Insulated garage doors are ultimately a money saver. When it comes to protecting inventory, improving employee productivity, morale and overall efficiency, it’s hard to beat the results that come from the investment of something as innocuous as an insulated door. What do you need to know to make a wise purchase? We’ll bring you up-to-speed.
Types of Insulation
Insulation provides great value by preserving internal temperatures and energy efficiency, buffering noise and strengthening the door itself. There are two basic types of insulation to choose from:
Most people have a familiarity with polystyrene, used to make everything from packing materials for electronics to coffee cups. For garage door applications, polystyrene is manufactured in sheets, expanded and molded to fit a form. The process helps polystyrene better line the front and back door panels. It generally has a low R-value, or degree of insulation, so it isn’t the optimal choice for severe climate protection.
The magic of polyurethane is in the blend of multiple chemicals. This mix foams to fit any size, similar to polystyrene, but the difference is the chemical composite creates a more resistant barrier, especially when it comes to heat.
Polyurethane fills the space between the front and back door panels, but it is typically layered with steel and sandwiched between exterior door material, which could include corrugated steel, aluminum, fiberglass, veneer, vinyl, etc.). The layering produces a door with a high R-value. Polyurethane provides a well-insulated, strong and fairly soundproof barrier.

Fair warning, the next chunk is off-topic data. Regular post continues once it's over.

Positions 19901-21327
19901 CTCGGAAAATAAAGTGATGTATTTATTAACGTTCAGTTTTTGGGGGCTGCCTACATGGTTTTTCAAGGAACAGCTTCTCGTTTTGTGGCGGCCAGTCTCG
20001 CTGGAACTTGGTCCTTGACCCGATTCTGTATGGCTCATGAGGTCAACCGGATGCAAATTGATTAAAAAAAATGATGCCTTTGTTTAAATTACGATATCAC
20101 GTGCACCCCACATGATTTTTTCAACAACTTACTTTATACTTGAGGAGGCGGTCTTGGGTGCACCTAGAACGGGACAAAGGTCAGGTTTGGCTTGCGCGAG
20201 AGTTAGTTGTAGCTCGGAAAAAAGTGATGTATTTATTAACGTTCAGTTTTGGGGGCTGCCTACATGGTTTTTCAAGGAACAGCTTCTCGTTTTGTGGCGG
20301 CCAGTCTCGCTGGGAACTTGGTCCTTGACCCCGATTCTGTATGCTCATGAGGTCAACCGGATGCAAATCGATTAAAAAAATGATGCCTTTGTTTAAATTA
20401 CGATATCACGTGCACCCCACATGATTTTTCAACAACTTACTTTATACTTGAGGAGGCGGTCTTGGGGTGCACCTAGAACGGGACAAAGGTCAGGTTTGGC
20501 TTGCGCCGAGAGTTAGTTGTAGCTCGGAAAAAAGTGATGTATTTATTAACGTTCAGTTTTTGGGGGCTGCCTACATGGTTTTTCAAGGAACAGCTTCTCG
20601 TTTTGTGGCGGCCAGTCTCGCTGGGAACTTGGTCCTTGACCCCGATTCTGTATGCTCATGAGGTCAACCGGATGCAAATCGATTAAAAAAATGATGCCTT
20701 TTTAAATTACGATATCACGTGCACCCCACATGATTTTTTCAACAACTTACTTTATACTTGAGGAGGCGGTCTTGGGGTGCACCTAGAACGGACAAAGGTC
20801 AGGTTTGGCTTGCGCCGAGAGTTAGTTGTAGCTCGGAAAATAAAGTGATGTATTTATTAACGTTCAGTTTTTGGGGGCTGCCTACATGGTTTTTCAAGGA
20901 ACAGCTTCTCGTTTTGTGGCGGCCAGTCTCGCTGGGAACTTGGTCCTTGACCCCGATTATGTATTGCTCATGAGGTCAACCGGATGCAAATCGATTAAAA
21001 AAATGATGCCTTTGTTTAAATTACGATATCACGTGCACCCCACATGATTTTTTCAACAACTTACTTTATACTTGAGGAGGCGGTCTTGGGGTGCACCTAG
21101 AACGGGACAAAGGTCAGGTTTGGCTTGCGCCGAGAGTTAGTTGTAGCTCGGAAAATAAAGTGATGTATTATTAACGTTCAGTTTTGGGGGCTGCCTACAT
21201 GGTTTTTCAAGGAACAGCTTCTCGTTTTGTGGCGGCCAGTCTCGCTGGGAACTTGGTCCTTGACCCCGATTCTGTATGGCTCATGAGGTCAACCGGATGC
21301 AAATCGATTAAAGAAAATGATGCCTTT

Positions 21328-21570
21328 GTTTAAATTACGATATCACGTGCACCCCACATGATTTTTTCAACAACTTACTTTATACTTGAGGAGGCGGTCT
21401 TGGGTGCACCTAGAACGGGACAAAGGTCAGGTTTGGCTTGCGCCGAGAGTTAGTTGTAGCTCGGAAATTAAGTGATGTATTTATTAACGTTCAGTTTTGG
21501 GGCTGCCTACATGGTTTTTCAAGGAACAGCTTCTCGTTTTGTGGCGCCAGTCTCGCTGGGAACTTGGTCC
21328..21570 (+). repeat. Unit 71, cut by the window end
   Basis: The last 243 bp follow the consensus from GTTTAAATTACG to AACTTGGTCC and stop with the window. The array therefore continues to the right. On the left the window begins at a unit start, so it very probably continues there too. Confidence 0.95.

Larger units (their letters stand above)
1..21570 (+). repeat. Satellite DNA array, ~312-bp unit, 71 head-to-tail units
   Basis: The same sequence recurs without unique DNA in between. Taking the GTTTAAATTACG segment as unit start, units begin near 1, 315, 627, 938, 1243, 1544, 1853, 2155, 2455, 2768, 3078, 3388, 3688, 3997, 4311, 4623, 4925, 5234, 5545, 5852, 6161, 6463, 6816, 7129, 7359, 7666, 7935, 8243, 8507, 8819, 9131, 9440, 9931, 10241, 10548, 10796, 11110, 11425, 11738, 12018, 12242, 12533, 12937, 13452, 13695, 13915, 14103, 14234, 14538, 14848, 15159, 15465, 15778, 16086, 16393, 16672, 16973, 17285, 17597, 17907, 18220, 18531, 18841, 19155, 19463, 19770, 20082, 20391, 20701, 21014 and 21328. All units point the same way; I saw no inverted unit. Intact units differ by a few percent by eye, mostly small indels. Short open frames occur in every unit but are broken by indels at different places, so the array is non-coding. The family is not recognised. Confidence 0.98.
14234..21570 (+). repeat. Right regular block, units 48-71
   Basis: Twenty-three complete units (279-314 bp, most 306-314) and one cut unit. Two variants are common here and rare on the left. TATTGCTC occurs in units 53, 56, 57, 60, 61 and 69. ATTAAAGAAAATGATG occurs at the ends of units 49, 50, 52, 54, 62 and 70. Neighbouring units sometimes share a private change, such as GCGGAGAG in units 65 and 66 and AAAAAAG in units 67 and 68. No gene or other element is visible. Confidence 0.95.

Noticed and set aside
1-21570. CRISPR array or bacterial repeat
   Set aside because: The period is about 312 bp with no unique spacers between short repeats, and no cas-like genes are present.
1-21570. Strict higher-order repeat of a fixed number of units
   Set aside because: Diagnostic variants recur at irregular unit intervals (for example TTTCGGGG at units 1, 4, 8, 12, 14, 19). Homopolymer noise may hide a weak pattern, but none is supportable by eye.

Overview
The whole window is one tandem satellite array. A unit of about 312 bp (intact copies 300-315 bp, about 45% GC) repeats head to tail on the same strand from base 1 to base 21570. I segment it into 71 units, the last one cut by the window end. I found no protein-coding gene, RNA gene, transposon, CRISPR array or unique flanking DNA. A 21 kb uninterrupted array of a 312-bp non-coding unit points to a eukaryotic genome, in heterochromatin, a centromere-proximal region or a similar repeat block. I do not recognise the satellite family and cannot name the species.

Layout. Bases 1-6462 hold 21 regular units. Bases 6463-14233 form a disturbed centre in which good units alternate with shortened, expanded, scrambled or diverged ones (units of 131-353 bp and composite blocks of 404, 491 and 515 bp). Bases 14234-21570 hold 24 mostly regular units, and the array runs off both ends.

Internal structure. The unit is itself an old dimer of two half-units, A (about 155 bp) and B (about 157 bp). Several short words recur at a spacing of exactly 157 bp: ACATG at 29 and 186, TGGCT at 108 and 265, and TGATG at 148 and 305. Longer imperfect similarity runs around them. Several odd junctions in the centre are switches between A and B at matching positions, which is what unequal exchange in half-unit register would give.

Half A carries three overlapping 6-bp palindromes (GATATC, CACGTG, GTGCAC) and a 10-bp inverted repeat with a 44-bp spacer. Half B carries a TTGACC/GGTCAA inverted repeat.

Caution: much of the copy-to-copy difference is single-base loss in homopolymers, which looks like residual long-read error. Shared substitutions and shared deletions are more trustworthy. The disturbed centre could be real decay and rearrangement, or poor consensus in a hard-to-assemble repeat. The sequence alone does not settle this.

Both types of insulation are typically layered in an insulated door, but overall thickness is a result of insulation density, R-value, door material and panel layout/construction. Because polyurethane contains less volume than polystyrene, generally a polyurethane door will be thinner, regardless of the number of layers.
Insulation is obviously vital to the effectiveness of an insulated door, but seals, which block air flow, are also critical. For best results, each section should be sealed and use thermal breaks.
R-value: Thermal Efficiency
Just judging from the door types, it’s easy to see that insulated doors aren’t created equal. The distinguishing measurement is called the R-value. R-values indicates the level of “thermal resistance to heat flow,” so a high R-value rated product provides greater insulation protection. It’s one thing if the doors were just encasing vehicles, but if employees are working in such a (heated) space, the R-value should be high, anywhere from 12-16 and up.
A garage door specialist is the best resource to help you determine the right degree of insulation and construction for your business. Midwest Garage Doors specializes in commercial applications; we’ve been serving the greater Indianapolis area for more than 31 years. Contact us for a consult.